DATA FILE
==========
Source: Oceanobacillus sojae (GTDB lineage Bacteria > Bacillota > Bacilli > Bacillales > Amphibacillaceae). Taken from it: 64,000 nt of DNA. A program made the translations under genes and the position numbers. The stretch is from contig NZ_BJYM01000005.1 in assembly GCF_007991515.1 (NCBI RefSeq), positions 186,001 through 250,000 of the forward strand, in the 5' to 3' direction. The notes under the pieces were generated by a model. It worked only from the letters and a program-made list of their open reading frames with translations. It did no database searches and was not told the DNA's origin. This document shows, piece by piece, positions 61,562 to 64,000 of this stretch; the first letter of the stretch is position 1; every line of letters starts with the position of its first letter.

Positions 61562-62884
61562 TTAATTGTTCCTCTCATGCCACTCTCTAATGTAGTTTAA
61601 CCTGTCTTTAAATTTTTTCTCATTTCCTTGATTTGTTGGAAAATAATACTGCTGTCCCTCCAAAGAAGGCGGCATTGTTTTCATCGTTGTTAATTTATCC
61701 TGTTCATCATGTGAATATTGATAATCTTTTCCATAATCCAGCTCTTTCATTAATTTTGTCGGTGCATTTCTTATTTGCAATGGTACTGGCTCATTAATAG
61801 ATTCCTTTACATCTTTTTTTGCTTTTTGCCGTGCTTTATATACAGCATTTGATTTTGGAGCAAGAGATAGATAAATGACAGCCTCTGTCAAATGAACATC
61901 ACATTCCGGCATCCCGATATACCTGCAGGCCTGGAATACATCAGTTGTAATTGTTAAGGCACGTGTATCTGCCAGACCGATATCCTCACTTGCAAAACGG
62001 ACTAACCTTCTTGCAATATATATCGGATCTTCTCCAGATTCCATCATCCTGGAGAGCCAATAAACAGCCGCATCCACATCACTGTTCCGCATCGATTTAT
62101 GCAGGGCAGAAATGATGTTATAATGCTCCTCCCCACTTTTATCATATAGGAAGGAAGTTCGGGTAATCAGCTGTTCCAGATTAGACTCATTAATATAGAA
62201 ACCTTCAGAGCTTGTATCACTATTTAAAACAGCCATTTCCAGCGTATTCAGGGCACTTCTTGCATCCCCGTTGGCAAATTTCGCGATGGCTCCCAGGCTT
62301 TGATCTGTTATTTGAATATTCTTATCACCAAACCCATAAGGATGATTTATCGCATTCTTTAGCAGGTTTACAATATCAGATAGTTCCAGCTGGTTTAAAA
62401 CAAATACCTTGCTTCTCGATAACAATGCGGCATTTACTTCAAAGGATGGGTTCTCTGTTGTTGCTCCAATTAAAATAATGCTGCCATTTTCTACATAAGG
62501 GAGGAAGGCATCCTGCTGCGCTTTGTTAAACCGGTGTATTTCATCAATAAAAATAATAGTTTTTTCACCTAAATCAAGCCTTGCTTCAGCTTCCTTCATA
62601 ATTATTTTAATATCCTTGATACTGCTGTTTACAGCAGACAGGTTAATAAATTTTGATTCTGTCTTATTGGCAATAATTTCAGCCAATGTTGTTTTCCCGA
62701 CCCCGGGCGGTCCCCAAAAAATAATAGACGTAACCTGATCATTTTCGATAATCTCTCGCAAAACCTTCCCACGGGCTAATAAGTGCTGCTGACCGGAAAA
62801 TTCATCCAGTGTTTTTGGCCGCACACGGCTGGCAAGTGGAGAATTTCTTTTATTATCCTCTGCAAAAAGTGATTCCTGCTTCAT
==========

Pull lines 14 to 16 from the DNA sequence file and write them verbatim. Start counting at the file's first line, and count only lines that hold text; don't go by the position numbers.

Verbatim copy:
62601 ATTATTTTAATATCCTTGATACTGCTGTTTACAGCAGACAGGTTAATAAATTTTGATTCTGTCTTATTGGCAATAATTTCAGCCAATGTTGTTTTCCCGA
62701 CCCCGGGCGGTCCCCAAAAAATAATAGACGTAACCTGATCATTTTCGATAATCTCTCGCAAAACCTTCCCACGGGCTAATAAGTGCTGCTGACCGGAAAA
62801 TTCATCCAGTGTTTTTGGCCGCACACGGCTGGCAAGTGGAGAATTTCTTTTATTATCCTCTGCAAAAAGTGATTCCTGCTTCAT